RAPID – Registry Assessment of Peripheral Interventional Devices (RAPID)

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Join us on January 14, 2020 for the RAPID Pathways WG Meeting at the US FDA

Quick Links:

March 20, 2019 Rapid Working Group Meeting
NIH Collaboratory Grand Rounds (October 20, 2018)
Meeting Agenda

Phase I and Phase II Materials: For information about the Phase I and Phase II working groups, click the Phase I and Phase II tabs below.

RAPID Initiative

Principal Investigators

Phase I and II 

Pablo Morales, MD, U.S. FDA

Robert Thatcher, 4C Medical Technologies

Jack Cronenwett, MD, Society for Vascular Surgery (SVS), Vascular Quality Initiative (VQI)

Phase III

Misti Malone, PhD, U.S. FDA

Melanie Raska, Boston Scientific

Daniel Bertges, MD, Society for Vascular Surgery (SVS), Vascular Quality Initiative (VQI)

MDEpiNet Key Advisors

Mitchell Krucoff, MD, Duke Clinical Research Institute (DCRI)

Danica Marinac-Dabic, MD, PhD, MMSc, FDA


Project Management and Informatics Support

Mina Baqai, DCRI,

Sarah Palmer, DCRI

Rebecca Wilgus, DCRI

RAPID focuses on a pre-competitive, stakeholder ecosystem approach to enhanced TPLC evaluation of devices for peripheral vascular intervention. This system was developed by the Predictable And Sustainable Implementation Of National (PASSION) Registries for Cardiovascular Devices program of MDEpiNet. RAPID is currently a formally designated NESTcc Demonstration Program coordinated by the Duke Clinical Research Institute.

RAPID Phase I originated the construct of the “minimum core data structure” for PAD device evaluation, as a re-usable model across NEST-based CRNs supporting efficient systems interoperability. For the Phase I use case in PAD, data elements from pivotal trial and professional society case report forms were leveraged as a starting point to develop and publish in the public domain the core minimum set of data elements to support evaluation of devices used to treat PAD. In parallel, efforts to promote the adoption of GUDID were initiated in the peripheral vascular community. RAPID Phase I was not only completed ahead of schedule, but through this inclusive, productive collaborative effort, good faith and trusting relationships were built between stakeholders throughout the peripheral device ecosystem.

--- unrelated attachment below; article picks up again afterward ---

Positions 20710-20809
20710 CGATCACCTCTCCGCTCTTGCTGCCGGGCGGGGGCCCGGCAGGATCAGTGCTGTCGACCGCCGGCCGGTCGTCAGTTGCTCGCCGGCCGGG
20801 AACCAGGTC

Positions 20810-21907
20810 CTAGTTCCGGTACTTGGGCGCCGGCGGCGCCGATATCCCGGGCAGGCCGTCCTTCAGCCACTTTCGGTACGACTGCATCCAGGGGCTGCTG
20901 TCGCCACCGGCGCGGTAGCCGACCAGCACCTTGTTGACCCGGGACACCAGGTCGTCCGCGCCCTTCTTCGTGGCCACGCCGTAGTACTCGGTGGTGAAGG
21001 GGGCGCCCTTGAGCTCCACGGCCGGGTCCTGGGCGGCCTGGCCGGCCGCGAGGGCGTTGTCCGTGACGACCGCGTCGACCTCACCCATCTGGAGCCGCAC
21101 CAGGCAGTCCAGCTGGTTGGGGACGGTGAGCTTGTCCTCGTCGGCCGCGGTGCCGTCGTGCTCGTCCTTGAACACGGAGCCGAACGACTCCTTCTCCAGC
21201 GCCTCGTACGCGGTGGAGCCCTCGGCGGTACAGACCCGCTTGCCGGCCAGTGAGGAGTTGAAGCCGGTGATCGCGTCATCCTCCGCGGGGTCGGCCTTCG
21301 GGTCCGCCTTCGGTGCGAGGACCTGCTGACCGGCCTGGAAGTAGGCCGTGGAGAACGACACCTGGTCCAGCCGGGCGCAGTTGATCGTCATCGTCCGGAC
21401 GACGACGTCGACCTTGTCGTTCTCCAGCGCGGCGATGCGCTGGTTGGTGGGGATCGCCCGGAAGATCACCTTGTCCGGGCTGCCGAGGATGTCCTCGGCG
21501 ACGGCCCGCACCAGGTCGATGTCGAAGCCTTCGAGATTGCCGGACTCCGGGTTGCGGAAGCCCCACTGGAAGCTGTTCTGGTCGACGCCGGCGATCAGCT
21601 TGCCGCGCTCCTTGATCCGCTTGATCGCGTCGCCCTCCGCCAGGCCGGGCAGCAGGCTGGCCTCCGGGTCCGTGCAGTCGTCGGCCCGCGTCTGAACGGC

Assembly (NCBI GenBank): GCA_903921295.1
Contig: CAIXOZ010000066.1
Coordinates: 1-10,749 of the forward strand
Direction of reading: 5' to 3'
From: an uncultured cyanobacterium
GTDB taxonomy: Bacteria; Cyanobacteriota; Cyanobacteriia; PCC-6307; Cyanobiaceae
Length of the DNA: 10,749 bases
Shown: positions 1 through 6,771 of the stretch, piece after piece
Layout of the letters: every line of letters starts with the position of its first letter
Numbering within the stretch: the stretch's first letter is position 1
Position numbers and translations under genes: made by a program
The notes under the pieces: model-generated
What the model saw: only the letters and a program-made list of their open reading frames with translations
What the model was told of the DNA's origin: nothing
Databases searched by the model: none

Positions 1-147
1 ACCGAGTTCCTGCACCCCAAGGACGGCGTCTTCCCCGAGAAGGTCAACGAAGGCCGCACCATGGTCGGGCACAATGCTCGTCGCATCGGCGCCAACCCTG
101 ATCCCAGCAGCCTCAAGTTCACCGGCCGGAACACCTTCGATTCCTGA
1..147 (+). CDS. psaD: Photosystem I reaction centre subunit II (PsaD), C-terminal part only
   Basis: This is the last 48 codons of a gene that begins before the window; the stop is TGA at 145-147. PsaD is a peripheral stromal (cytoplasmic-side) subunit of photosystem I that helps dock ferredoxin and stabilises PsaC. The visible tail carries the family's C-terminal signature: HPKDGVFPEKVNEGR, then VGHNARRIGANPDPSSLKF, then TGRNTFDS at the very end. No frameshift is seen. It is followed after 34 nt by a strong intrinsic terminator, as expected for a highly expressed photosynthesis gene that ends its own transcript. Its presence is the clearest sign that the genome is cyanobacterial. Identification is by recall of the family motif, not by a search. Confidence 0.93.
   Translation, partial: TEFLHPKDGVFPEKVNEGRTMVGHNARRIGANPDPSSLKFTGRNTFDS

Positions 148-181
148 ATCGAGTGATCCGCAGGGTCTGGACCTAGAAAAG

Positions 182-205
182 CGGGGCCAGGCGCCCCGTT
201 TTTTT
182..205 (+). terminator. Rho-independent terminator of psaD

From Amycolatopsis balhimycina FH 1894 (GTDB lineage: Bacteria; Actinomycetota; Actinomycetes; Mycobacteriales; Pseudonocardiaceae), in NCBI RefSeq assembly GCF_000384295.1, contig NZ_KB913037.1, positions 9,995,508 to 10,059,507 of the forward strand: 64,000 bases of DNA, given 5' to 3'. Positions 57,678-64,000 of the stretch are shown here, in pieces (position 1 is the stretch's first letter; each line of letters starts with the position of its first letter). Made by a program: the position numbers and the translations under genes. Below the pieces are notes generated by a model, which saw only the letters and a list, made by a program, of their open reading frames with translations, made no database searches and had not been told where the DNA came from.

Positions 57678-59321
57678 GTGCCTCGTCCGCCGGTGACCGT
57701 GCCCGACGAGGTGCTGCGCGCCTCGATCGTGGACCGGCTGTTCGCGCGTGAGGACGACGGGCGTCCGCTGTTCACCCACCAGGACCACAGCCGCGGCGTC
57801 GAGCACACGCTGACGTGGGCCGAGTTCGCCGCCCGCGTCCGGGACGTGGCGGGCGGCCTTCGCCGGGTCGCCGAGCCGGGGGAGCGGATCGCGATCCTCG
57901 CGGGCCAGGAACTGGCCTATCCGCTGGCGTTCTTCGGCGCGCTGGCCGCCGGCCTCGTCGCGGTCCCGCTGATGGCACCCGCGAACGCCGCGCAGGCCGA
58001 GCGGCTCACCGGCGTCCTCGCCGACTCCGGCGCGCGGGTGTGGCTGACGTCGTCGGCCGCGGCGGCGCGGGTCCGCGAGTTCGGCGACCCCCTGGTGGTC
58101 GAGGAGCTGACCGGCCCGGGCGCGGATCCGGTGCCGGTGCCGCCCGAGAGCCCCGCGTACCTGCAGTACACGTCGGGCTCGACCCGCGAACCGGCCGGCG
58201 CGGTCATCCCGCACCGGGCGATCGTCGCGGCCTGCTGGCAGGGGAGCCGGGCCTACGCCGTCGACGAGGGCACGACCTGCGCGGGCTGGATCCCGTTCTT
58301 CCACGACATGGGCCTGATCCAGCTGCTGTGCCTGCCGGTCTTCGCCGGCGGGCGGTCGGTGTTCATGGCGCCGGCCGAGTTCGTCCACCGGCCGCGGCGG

RAPID Phase II developed the most contemporary OPG for devices used in the SFA and femoral-popliteal anatomy available in the PAD literature. The timeline for completion of this OPG was dramatically accelerated and facilitated by the “rapid” implementation of the Phase I minimum core data elements by the VQI registry. This achievement by our professional society partners thus provided the real-world data utilized to update OPC for PAD devices. Results of the Superficial Femoral Artery-Popliteal EvidencE Development OPG were shared in the RAPID stakeholder meeting at the FDA on March 20, 2019 26. These results have currently been submitted for peer review.

RAPID Phase III Pathways was launched in June of 2019 following the FDA’s Special Advisory Panel on the mortality/safety signal concerns following PAD intervention with devices delivering paclitaxel. Pathways is intended to leverage the immediate challenges of questions surrounding the paclitaxel mortality signal discernment as a use case promoting improvements to the evaluation of all PAD devices throughout their lifecycle. RAPID Pathways will provide a neutral ground to foster frank dialogue among stakeholders already engaged in these issues, and to promote pragmatic, collaborative, pre-competitive approaches with well-defined deliverables and timelines serving these objectives.

Pathways is structured to combine leadership from regulatory, industry, clinical and professional society stakeholders in multiple areas of key expertise, including clinical data content, clinical data structure, biostatistics, patient preference science, as well as to host currently active studies examining data from industry, professional societies, claims, third party payers, the VA Medical Centers, and international sources.

Pathways will develop a ‘lean’ case report form and explore other opportunities to support future device trials using lessons learned from the PTX experience. RAPID Pathways will focus on the goal of “better, faster, cheaper” PAD device evaluation.

Phase I

Phase I WG Chairs

Schuyler Jones, MD, DCRI (Clinical)

James Tcheng, MD, DCRI (Informatics)

Terrie Reed, FDA (GUDID)

Phase I WG Informaticists

Anne Heath, DCRI

Mary Williams, DCRI


Work Products

Click on the plus sign (+) to view additional information.

RAPID Leadership Team